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Marcia McNutt, former head of the U.S. Geological Survey and current editor-in-chief of the journal Science, spoke during the UA's EarthWeek.
Marcia McNutt, the first woman to have held the positions of director of the U.S. Geological Survey and editor-in-chief of the journal Science, spoke to an audience of geoscience students and faculty on Friday.
McNutt's lecture, which was held in the North Ballroom of the Student Union Memorial Center, concluded EarthWeek, a four-day annual conference organized by graduate students from the six departments in the School of Earth and Environmental Sciences at the University of Arizona.
McNutt, a geophysicist, became the 19th editor-in-chief of Science in 2013. She served as the director of the U.S. Geological Survey from 2009 to 2013. During her tenure, the geological survey responded to a number of major disasters, including earthquakes in Haiti, Chile and Japan, and the British Petroleum Deepwater Horizon oil spill.
Her talk, titled “Entering the Era of the Geosciences,” focused on a number of issues.
"If I were a student in the geosciences today, what would be the project that I would choose to work on?" McNutt asked in her presentation.
Minerals, energy, environmental health, climate change, energy, natural hazards and water – those are the biggest issues facing Earth scientists now, she stressed.
"These are some of the most important problems of society today, and they are all the purview of the geosciences," McNutt said, pointing out that "geoscientists are some of the most important scientists now and in the future."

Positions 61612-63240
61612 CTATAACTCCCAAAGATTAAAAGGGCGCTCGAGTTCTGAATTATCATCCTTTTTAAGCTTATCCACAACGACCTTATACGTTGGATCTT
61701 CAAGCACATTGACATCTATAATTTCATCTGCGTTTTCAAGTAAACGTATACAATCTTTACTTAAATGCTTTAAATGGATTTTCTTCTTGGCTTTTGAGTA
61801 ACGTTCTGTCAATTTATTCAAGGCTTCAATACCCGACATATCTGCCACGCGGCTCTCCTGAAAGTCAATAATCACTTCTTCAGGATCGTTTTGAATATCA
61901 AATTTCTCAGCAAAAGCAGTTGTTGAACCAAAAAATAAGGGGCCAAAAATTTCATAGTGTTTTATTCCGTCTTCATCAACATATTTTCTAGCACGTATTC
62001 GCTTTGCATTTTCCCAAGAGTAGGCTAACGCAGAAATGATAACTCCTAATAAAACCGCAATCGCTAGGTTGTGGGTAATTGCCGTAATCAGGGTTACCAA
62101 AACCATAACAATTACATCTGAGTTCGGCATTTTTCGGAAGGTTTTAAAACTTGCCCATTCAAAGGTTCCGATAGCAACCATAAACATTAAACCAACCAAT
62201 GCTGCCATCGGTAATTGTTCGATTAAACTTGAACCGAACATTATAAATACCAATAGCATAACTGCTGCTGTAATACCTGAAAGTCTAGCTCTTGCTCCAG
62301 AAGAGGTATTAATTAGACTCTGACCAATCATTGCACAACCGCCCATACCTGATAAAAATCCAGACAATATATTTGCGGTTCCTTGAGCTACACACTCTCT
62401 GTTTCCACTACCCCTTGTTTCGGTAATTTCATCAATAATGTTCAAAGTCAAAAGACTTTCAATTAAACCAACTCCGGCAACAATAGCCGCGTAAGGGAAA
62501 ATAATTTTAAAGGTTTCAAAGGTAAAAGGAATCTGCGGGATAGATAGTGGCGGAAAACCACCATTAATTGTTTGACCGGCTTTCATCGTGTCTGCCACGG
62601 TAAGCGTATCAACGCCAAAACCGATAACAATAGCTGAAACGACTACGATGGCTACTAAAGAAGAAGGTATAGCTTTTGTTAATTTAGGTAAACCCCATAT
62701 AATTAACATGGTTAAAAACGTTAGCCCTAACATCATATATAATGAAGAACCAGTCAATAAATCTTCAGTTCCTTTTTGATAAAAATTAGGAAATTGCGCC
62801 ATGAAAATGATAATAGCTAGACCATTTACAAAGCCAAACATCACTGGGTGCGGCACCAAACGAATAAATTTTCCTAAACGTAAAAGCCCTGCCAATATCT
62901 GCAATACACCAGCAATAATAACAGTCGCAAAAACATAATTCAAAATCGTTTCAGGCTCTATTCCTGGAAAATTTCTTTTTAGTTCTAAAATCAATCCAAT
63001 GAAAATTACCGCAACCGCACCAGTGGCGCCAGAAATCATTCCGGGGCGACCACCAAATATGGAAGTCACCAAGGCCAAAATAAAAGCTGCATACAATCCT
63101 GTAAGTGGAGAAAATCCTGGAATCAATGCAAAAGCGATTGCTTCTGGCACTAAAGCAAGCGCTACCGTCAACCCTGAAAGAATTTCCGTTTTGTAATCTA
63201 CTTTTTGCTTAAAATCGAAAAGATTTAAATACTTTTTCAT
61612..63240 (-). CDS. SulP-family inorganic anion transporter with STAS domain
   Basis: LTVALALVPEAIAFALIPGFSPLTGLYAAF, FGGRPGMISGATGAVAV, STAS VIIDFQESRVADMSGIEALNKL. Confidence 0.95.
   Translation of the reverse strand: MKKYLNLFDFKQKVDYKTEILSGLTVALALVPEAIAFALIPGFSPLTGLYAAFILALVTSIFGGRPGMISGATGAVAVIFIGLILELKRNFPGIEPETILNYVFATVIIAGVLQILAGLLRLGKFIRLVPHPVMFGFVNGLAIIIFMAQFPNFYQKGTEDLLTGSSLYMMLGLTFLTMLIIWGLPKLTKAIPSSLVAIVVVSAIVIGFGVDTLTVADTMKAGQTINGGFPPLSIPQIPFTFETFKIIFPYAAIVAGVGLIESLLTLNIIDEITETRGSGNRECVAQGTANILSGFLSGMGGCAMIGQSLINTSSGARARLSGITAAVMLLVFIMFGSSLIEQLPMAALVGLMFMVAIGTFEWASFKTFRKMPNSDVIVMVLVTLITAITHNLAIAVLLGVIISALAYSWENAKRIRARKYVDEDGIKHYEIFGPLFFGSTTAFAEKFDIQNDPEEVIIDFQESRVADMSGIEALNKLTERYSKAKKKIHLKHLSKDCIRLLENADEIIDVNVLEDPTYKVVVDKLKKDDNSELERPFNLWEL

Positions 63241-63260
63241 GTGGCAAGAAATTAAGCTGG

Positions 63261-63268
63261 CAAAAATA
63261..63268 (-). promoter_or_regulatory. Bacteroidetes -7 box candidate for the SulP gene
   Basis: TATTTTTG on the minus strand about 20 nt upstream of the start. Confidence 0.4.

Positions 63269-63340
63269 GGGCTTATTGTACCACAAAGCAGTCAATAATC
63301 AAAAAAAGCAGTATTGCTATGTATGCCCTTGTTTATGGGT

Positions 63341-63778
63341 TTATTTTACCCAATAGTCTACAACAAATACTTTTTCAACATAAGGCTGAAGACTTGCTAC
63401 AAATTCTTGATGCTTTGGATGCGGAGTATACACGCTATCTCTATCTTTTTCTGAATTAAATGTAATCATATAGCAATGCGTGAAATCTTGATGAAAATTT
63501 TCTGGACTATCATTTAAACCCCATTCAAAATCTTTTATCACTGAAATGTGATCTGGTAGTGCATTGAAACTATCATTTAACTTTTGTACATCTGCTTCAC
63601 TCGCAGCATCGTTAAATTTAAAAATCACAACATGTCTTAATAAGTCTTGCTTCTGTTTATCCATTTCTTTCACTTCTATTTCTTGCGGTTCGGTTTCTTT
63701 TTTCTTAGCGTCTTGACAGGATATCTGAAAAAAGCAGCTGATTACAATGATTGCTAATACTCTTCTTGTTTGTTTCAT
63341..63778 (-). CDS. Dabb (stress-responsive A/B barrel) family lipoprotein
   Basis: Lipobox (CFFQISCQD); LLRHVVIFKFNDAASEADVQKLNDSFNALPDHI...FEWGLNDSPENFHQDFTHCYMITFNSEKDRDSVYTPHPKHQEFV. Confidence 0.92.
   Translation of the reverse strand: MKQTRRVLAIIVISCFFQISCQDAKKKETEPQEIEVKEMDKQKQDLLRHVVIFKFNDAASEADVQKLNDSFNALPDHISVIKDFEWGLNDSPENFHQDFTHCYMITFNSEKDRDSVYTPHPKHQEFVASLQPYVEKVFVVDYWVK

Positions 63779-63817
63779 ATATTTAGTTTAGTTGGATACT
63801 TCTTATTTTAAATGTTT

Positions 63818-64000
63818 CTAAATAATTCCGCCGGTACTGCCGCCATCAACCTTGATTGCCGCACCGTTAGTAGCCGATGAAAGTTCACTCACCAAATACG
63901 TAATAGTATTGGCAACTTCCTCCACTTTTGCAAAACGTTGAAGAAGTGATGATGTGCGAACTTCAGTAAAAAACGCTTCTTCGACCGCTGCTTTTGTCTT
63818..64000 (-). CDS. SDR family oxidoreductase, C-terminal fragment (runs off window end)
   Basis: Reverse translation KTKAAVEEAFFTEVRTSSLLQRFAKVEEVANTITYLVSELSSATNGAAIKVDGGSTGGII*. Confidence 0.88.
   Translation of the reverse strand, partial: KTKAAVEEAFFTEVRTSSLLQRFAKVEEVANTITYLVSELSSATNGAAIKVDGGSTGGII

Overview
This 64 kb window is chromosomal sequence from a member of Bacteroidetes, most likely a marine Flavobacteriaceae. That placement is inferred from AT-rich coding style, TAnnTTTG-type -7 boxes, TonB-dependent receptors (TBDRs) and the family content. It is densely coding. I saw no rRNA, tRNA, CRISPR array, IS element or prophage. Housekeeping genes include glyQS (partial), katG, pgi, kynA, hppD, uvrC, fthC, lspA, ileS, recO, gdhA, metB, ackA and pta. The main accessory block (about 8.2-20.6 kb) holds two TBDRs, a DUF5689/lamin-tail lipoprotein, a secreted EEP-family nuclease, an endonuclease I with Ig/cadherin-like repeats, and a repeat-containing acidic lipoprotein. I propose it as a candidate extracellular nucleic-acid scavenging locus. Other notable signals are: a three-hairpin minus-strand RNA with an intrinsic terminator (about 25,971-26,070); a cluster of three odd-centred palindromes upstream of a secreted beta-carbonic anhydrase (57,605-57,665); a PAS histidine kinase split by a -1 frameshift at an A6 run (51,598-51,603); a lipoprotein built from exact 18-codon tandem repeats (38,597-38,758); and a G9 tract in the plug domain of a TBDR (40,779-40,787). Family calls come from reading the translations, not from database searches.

With the U.S. being heavily reliant on rare Earth minerals and precious metals, McNutt presented data showing that most of those commodities come from countries that do not always have the best relations to the U.S., making such dependence "a major national security issue for us."
"If I were a student today, what would I be thinking about in terms of minerals? My 'out-there' idea would be to look at the seafloor," McNutt said. "Mining companies are looking at mining the deep sea. Currently, the price point is not competitive, but if we made land mining environmentally acceptable, deep-sea mining would be economically competitive."
With respect to energy production, McNutt pointed out that fossil fuels are linked to climate change and negative human health consequences.
"Even solar and wind have environmental impacts, and storage is still an issue," she said. "Plus, the sun is not always shining, and wind is not always on."
"If I were entering this field right now – energy – I'd be interested in geothermal energy," McNutt told the audience. "Unlike solar and wind, geothermal energy is always on."
She said the USGS believes there is enough geothermal energy to power all electricity needs in the entire U.S.
"Right now, we are not using much of that. We could definitely ramp up our geothermal energy production."
McNutt used the recent landslide in Washington and the 2011 earthquake and tsunami devastating coastal areas in Japan as examples of how natural hazards present an ever-more important challenge for geoscientists.
"Nature is always throwing surprises at us, so we have to identify areas and populations at risk," she said. "We have to design more hazard-resilient communities. We have to create more hazard awareness and develop early warning systems."